There are some cancers, such as colon cancer, that after five years a person can usually be considered cancer-free, but there's still a small chance of a relapse, McCormack says.
The more time that goes by after being cured, the better the prognosis gets for remaining cancer-free, he says.
"The whole journey's tough," McCormack says.
For some people, there's a void after treatment because they are no longer doing anything, like chemotherapy, to battle cancer, he says.
"When they're doing something, they feel psychologically better," he says.
Baker is doing something.
Since learning he was cancer-free on Sept. 20, he is continuing the vegan diet that he believes cured him of the pancreatic cancer that he was told last October would kill him within 10 months. He hasn't taken a pill, not even aspirin, since January when he completed his chemotherapy and radiation treatment.
"I cut wood, split wood, mow my grass, do everything," says Baker, 68.
Since January, he also retired from his family insurance business to reduce his stress level, became more involved with his church; and travels more. He and his wife, Barbara Ann, visited the Grand Canyon and Pigeon Forge, Tenn., this fall and are looking forward to a trip to New York City.
"It has really changed my life. It really has," Baker says.
"Cancer does not scare me anymore. I live in no fear whatsoever for me or my wife," who also switched to the vegan diet, he says.
Sollenberger, 47, can't say she doesn't live in fear.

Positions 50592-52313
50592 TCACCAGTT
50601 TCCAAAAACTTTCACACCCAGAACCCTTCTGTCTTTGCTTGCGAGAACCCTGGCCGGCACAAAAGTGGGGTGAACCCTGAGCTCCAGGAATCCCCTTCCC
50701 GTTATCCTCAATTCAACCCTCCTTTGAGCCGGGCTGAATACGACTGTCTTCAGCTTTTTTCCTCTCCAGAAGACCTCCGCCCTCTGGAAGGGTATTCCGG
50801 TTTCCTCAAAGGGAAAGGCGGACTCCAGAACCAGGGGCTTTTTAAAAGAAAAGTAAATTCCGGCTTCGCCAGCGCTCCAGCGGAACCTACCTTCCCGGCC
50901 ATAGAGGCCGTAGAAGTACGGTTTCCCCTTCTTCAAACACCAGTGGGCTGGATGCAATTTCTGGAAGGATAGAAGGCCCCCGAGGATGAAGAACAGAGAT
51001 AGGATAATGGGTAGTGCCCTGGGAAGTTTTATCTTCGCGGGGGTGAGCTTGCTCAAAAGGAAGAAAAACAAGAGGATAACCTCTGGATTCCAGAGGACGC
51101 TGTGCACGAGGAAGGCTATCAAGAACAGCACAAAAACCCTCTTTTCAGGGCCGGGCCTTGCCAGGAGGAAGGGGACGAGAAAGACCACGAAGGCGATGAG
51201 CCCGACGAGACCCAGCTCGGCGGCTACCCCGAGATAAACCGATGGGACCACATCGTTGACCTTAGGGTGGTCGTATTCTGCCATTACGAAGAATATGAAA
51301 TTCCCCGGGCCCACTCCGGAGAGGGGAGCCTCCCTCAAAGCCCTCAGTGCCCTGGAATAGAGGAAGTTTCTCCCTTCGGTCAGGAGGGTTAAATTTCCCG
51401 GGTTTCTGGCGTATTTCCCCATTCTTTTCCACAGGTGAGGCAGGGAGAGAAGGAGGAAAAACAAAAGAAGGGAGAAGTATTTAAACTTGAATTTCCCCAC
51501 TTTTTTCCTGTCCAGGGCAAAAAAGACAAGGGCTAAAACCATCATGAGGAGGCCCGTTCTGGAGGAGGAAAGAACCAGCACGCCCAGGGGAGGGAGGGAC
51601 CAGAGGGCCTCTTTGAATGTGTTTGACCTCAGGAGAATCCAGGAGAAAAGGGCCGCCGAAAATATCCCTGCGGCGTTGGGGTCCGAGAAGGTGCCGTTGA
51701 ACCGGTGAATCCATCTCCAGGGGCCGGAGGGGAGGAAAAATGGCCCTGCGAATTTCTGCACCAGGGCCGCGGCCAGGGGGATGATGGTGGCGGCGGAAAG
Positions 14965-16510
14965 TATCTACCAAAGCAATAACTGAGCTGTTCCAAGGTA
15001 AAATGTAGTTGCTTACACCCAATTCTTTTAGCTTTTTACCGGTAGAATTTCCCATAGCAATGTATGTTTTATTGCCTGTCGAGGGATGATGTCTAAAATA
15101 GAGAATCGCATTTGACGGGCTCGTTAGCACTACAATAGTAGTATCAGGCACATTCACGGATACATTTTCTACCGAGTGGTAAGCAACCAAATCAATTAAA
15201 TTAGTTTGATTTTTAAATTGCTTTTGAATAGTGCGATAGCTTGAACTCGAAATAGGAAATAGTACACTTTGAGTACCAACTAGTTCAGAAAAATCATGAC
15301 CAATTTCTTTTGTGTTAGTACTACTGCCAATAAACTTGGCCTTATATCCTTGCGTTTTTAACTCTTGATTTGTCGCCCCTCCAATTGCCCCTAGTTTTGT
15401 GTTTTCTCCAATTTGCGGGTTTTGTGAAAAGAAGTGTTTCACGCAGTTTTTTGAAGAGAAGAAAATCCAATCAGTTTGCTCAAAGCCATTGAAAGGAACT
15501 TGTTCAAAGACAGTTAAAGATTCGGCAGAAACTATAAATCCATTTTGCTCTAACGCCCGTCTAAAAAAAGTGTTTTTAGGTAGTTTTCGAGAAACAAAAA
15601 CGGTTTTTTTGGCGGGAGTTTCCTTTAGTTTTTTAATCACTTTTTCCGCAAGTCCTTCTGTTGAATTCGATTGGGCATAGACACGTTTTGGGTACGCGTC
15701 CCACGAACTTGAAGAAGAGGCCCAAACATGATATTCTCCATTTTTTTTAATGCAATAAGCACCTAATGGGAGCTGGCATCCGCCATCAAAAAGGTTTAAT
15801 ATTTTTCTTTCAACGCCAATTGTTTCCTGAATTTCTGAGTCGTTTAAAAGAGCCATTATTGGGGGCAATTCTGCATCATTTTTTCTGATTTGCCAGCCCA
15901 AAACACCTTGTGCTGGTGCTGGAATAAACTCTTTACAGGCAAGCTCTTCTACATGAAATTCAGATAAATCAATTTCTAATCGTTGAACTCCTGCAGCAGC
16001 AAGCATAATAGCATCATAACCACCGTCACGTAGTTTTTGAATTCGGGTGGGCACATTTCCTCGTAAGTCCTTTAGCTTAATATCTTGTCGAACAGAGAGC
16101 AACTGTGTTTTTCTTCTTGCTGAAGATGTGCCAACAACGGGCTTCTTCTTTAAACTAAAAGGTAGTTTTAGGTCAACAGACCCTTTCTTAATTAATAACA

"I wonder if that's going to happen again," says Sollenberger, who became cancer-free on July 25, 2002, after having a lumpectomy and radiation treatment.
"I don't think of it every day as 'poor me' or anything. ... It just seems to come into my life every day because I'm involved in breast cancer awareness. It's not like I think, 'Oh golly. I'm going to die,'" Sollenberger says.
She no longer has the attitude, "Well, that doesn't happen to our family because it hadn't happened before," she says.
In addition to getting a mammogram at least once a year, she checks with her surgeon to see when her daughter should start getting mammograms. The answer is 10 years younger than the age Sollenberger was when diagnosed with breast cancer, which was at age 43.
Nancy Leab gave herself self examinations after having reconstructive surgery following a mastectomy of her right breast. Her follow-up care involved massaging the scar five times a day to make it go away.
"While I was doing the massage I leaned over sideways. A panic just went through my veins like ice. I was just, 'Oh my gosh.' I felt a little lump," the Waynesboro, Pa., resident says.
It was April 2005 and Leab had thought she had won her battle with cancer.
She had, but the war wasn't over.
When she was first diagnosed with breast cancer in December 2003, she had been engaged for two weeks to her good friend, Tony Leab.
He went with her to the doctor, she got a mastectomy and they ended up getting married on Virginia Beach, Va., at sunrise on April 17, 2004. After the honeymoon, she finished the chemo that had caused her to wear a wig during the wedding.
When she thought she had the cancer beat in May 2004, Leab says she felt like a little girl let out of school - free.
"I recovered. This is great. I beat this thing. Like everyone that's had breast cancer you're always looking over your shoulder to see if your enemy's returned," says Leab, 47.
"For me, my worst fear came true. It did come back," she says.
But, for 11 months Leab got to experience life after cancer and the breast cancer survivor is hopeful to do that again by next spring.